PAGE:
Abraham Wernick, Asst. City Solicitor, Frank F. Truscott, City Solicitor, Philadelphia, for appellant.
L. Alton Blake, George V. Strong, and Strong, Sullivan, Saylor & Ferguson, all of Philadelphia, for appellee.
Before Rhodes, President Judge, and Hirt, Reno, Dithrich, Ross, Arnold and Gunther, Judges.
[ 167 Pa. Super. Page 638]
The Pennsylvania Company for Banking and Trusts, hereafter called the Company, was trustee for Frank Nalle, a resident of Virginia, and during 1936, 1937 and 1938, erroneously paid $1354.43 to the City of Philadelphia for personal property taxes assessed against trust securities in its possession in Philadelphia.
[ 167 Pa. Super. Page 639]
On February 11, 1949, it instituted assumpit against the city and county*fn1 for a refund of the taxes under the Act of May 21, 1943, P.L. 349, § 1, 72 P.S. § 5566b et seq. Jury trial was waived, and the trial judge, with the approval of the court en banc, entered judgment for the Company, from which the city appealed.
The Act of 1943, § 1, requires all political subdivisions to refund, after September 1, 1944, taxes which have been 'erroneously or inadvertently paid * * * under an assumption that such taxes * * * were due and owing, when in fact such taxes * * * were not due and owing * * *.' If the political division refuses refunds, 'the aggrieved person or corporation shall have the right to recover the sum involved by instituting an action in assumpsit * * *.' Id. § 2. The provisions of the Act are 'retroactive and effective as to any and all taxes * * * heretofore erroneously or inadvertently paid * * * for a period of not exceeding three years prior to the discovery of such erroneously paid taxes * * *.' Id. § 3.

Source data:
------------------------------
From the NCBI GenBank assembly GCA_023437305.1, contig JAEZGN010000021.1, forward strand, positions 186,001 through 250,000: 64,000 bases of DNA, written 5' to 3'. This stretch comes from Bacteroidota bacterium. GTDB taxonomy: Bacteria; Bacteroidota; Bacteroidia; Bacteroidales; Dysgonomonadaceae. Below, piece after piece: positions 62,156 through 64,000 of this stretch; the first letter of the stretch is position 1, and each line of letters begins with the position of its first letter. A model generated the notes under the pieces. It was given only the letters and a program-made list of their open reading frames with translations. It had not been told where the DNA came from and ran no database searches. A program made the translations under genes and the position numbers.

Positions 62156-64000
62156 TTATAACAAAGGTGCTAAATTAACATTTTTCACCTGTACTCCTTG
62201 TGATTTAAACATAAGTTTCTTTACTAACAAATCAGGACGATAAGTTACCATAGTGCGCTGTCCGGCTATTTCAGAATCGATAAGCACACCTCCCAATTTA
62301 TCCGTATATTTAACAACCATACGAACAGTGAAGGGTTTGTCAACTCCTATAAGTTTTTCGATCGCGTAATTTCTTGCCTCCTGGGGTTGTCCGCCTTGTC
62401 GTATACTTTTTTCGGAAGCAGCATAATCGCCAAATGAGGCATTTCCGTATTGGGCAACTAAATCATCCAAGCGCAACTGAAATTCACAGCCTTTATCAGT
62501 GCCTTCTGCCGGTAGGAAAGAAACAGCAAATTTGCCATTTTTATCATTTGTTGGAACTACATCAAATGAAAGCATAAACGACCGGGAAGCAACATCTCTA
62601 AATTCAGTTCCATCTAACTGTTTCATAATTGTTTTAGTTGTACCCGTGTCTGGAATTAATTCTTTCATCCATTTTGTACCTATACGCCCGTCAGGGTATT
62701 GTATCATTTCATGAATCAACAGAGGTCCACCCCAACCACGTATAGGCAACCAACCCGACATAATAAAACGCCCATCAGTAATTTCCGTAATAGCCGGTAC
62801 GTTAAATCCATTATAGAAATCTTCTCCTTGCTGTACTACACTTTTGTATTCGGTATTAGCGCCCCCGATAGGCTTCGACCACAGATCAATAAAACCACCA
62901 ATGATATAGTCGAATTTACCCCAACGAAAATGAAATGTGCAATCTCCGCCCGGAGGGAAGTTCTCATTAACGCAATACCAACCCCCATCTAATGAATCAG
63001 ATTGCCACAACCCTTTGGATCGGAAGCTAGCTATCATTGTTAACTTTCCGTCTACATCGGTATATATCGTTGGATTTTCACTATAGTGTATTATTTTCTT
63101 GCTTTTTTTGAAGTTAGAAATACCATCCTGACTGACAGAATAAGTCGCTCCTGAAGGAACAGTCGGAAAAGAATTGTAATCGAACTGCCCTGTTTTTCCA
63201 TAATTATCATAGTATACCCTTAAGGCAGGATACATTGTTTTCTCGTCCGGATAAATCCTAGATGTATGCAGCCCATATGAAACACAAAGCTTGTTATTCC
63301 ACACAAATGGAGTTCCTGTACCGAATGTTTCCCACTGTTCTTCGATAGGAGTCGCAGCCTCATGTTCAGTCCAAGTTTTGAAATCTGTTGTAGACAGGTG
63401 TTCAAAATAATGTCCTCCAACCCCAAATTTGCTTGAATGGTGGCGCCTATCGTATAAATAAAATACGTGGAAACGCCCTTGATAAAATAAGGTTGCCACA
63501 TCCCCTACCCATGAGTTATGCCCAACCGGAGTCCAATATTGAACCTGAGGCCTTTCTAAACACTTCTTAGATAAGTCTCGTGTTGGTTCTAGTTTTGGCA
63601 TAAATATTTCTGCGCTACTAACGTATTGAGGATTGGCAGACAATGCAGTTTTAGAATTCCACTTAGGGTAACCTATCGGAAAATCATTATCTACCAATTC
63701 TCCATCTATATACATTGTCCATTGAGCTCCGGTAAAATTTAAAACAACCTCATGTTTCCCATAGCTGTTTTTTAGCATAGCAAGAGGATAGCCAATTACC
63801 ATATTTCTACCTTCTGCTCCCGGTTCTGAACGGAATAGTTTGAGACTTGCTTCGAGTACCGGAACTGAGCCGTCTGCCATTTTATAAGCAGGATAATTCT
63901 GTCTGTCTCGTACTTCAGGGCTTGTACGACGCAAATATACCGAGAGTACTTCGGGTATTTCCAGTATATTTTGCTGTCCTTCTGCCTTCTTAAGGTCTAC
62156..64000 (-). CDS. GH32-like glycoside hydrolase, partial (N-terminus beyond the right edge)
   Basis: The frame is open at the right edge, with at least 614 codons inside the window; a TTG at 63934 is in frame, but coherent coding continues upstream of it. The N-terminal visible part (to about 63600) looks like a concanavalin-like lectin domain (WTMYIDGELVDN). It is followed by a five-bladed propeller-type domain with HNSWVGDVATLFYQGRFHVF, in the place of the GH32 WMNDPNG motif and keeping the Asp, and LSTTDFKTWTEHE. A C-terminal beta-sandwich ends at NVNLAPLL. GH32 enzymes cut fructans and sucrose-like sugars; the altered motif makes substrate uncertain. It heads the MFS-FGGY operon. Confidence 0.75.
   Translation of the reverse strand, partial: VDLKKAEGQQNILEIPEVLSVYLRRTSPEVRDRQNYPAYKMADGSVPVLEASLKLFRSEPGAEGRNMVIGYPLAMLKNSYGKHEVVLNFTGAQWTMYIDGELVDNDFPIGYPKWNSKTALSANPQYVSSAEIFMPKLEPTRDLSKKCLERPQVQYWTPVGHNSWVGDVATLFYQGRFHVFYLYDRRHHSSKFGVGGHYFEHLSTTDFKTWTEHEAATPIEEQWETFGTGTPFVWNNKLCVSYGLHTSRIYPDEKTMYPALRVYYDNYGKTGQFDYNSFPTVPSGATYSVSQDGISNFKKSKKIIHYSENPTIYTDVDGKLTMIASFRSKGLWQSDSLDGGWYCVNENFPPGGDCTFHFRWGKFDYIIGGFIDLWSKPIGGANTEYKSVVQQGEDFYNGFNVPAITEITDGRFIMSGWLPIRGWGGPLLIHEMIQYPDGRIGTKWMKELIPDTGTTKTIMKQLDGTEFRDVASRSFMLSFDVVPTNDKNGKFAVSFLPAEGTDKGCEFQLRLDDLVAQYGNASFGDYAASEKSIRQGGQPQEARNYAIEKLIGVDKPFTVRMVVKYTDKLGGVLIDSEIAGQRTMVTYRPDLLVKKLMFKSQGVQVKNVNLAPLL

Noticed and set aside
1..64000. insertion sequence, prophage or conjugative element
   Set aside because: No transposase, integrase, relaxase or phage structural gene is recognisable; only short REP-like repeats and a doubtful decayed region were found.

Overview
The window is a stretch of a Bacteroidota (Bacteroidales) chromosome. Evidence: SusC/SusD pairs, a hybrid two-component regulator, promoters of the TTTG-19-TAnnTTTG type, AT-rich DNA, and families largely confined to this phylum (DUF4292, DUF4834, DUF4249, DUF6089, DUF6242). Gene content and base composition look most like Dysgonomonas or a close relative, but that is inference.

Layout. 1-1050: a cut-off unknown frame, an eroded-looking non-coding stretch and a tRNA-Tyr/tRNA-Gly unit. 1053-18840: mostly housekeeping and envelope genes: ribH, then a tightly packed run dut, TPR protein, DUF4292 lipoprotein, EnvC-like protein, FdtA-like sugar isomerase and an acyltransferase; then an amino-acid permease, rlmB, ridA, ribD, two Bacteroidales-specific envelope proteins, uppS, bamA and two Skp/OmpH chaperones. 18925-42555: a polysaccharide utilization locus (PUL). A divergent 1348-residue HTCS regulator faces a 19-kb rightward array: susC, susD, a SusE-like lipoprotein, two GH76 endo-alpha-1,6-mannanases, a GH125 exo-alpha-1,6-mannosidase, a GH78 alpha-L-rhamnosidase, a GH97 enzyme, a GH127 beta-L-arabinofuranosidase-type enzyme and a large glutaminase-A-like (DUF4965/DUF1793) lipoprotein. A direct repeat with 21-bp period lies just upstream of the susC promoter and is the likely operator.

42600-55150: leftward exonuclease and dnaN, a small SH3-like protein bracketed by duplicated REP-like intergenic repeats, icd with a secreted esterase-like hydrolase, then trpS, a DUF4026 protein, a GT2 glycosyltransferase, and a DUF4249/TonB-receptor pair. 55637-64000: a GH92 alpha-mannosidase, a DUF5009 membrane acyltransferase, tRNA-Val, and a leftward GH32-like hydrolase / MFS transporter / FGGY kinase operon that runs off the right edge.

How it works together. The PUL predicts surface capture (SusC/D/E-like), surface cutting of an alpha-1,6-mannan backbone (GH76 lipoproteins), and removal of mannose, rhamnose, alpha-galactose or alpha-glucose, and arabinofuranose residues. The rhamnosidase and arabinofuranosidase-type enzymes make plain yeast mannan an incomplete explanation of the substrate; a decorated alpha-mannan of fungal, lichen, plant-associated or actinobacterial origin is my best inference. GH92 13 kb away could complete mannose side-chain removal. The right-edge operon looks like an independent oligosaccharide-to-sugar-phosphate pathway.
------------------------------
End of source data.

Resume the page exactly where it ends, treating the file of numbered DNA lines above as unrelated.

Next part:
On May 16, 1939, the Company applied to the Board of Revision of Taxes for a refund, relying upon Act of July 12, 1935, P.L. 682, (repealed by the Act of 1943, supra, § 4) which authorized but did not compel refund of erroneously paid taxes. The refund was refused, and the Company appealed to the common pleas which dismissed the appeal, and held that the Act of 1935 authorized but did not require refunds, did not provide a court appeal, and gave the taxpayer no 'right of suit which he may not have had prior to the act.' Appeal for Pennsylvania Company, etc.,
[ 167 Pa. Super. Page 64036]
D. & C. 212. Although the decision was against the Company, the claim for a refund, and the proceedings thereon, constituted a sufficient demand for a refund of taxes paid during 'a period of not exceeding three years prior to the discovery of such erroneously paid taxes * * *.' After the enactment of the Act of 1943, that is, on December 24, 1948, the Company renewed its demand, and payment was again refused.
The city tacitly admits that the taxes were erroneously paid, and relies upon laches as its major defense. This is an action in law in a common law court, an assumpsit action expressly authorized by a statute. Laches is a purely equitable doctrine which cannot be maintained in a court of law, unless redress for a violation of an equitable right is sought under common law forms in a court of law. Transbel Investment Co., Inc., v. Scott, 344 Pa. 544, 26 A.2d 205; Freeman v. Lawton, 353 Pa. 613, 46 A.2d 205. In Girard Trust Co. v. Philadelphia City and County, 359 Pa. 319, 325, 59 A.2d 124, 127, where the taxpayer sued in 1946 for taxes paid in 1934, 1935 and 1936, the Supreme Court affirmed a judgment for plaintiff, and stated: 'Whether the doctrine of laches is to be applied to suits instituted under this act [of 1943] need not now be decided for clearly the doctrine is inapplicable here.' ...